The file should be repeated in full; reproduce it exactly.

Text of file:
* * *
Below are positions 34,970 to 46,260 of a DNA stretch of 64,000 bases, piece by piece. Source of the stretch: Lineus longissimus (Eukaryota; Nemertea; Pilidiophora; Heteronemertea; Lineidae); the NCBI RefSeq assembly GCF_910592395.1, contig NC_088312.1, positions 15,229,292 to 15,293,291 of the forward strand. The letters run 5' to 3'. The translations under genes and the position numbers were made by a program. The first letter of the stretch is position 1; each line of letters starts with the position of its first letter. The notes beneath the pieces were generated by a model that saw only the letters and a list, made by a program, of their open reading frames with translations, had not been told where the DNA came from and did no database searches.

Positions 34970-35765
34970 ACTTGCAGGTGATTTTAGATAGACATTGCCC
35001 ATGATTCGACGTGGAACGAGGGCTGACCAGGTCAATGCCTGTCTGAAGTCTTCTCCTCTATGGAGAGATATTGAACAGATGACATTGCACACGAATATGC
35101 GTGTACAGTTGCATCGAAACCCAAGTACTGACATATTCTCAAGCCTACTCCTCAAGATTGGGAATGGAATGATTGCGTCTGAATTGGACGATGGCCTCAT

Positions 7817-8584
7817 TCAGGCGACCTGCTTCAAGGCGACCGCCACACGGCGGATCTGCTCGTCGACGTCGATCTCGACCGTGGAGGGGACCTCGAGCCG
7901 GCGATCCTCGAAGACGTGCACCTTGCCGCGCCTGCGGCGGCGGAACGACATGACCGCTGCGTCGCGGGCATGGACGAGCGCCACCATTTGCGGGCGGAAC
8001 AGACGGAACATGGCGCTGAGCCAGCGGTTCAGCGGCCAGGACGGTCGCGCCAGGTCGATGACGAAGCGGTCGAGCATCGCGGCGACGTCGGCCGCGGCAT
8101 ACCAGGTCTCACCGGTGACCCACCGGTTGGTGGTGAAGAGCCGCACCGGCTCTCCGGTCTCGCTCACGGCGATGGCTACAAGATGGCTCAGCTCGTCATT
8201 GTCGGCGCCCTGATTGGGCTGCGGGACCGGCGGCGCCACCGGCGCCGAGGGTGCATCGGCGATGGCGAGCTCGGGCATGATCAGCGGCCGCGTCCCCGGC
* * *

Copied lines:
Below are positions 34,970 to 46,260 of a DNA stretch of 64,000 bases, piece by piece. Source of the stretch: Lineus longissimus (Eukaryota; Nemertea; Pilidiophora; Heteronemertea; Lineidae); the NCBI RefSeq assembly GCF_910592395.1, contig NC_088312.1, positions 15,229,292 to 15,293,291 of the forward strand. The letters run 5' to 3'. The translations under genes and the position numbers were made by a program. The first letter of the stretch is position 1; each line of letters starts with the position of its first letter. The notes beneath the pieces were generated by a model that saw only the letters and a list, made by a program, of their open reading frames with translations, had not been told where the DNA came from and did no database searches.

Positions 34970-35765
34970 ACTTGCAGGTGATTTTAGATAGACATTGCCC
35001 ATGATTCGACGTGGAACGAGGGCTGACCAGGTCAATGCCTGTCTGAAGTCTTCTCCTCTATGGAGAGATATTGAACAGATGACATTGCACACGAATATGC
35101 GTGTACAGTTGCATCGAAACCCAAGTACTGACATATTCTCAAGCCTACTCCTCAAGATTGGGAATGGAATGATTGCGTCTGAATTGGACGATGGCCTCAT

Positions 7817-8584
7817 TCAGGCGACCTGCTTCAAGGCGACCGCCACACGGCGGATCTGCTCGTCGACGTCGATCTCGACCGTGGAGGGGACCTCGAGCCG
7901 GCGATCCTCGAAGACGTGCACCTTGCCGCGCCTGCGGCGGCGGAACGACATGACCGCTGCGTCGCGGGCATGGACGAGCGCCACCATTTGCGGGCGGAAC
8001 AGACGGAACATGGCGCTGAGCCAGCGGTTCAGCGGCCAGGACGGTCGCGCCAGGTCGATGACGAAGCGGTCGAGCATCGCGGCGACGTCGGCCGCGGCAT
8101 ACCAGGTCTCACCGGTGACCCACCGGTTGGTGGTGAAGAGCCGCACCGGCTCTCCGGTCTCGCTCACGGCGATGGCTACAAGATGGCTCAGCTCGTCATT
8201 GTCGGCGCCCTGATTGGGCTGCGGGACCGGCGGCGCCACCGGCGCCGAGGGTGCATCGGCGATGGCGAGCTCGGGCATGATCAGCGGCCGCGTCCCCGGC